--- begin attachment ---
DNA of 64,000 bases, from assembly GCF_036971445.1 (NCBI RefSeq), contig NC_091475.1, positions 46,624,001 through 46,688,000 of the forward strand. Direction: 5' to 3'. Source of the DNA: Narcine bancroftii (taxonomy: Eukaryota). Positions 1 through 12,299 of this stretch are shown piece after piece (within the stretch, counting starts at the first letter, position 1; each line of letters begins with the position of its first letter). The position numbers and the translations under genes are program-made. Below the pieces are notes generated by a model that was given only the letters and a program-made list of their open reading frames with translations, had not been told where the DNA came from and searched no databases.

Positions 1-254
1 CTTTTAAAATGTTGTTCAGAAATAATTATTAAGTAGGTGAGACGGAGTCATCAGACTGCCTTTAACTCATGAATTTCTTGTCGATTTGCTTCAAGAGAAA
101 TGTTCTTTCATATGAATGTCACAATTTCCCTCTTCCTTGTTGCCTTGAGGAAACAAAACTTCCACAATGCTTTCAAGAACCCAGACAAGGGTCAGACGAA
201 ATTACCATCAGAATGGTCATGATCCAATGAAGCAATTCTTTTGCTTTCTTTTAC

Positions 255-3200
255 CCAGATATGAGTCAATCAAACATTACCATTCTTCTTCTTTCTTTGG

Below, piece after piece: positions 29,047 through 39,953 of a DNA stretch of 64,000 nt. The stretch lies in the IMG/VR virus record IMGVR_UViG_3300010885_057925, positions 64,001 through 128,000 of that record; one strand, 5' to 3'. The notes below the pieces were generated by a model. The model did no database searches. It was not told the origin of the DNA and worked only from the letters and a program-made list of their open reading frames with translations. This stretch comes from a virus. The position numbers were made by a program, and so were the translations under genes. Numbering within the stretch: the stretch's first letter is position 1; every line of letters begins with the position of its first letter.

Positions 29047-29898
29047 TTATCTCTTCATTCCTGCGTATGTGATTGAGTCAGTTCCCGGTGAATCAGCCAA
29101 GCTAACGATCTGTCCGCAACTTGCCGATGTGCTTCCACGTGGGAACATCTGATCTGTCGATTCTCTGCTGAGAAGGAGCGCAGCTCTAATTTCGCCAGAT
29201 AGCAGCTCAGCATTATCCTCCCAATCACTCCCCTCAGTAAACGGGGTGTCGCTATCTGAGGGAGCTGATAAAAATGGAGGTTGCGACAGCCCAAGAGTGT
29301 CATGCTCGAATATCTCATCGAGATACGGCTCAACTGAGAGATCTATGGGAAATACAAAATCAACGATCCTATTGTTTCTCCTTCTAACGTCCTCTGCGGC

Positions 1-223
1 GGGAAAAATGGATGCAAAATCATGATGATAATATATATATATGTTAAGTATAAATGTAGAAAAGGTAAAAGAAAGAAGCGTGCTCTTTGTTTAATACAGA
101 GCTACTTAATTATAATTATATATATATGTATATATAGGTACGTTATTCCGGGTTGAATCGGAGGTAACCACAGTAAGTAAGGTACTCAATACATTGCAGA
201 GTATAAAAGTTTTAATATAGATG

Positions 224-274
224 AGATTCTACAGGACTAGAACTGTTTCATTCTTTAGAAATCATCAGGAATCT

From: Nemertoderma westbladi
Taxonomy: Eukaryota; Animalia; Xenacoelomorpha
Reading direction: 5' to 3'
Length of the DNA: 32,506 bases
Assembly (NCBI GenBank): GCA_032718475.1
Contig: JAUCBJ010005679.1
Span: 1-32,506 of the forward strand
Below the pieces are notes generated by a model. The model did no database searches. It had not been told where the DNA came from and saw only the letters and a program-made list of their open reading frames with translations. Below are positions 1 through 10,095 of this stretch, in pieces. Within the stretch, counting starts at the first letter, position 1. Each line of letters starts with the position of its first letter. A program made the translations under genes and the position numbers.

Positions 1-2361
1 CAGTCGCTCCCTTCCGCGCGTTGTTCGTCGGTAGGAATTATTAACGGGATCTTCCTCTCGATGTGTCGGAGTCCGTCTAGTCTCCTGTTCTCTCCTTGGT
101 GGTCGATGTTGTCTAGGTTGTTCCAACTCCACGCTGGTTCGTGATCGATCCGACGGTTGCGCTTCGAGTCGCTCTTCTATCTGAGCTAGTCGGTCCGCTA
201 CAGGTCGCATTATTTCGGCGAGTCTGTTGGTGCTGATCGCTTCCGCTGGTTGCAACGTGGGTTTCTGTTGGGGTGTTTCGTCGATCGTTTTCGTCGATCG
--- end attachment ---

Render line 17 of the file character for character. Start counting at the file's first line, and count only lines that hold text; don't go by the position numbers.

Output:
201 GTATAAAAGTTTTAATATAGATG